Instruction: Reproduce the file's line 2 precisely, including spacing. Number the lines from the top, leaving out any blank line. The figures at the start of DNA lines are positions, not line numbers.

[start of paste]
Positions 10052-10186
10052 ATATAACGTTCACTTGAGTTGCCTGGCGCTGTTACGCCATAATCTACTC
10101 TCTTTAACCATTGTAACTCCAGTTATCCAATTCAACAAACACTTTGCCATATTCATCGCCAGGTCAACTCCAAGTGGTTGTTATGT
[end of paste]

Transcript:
10052 ATATAACGTTCACTTGAGTTGCCTGGCGCTGTTACGCCATAATCTACTC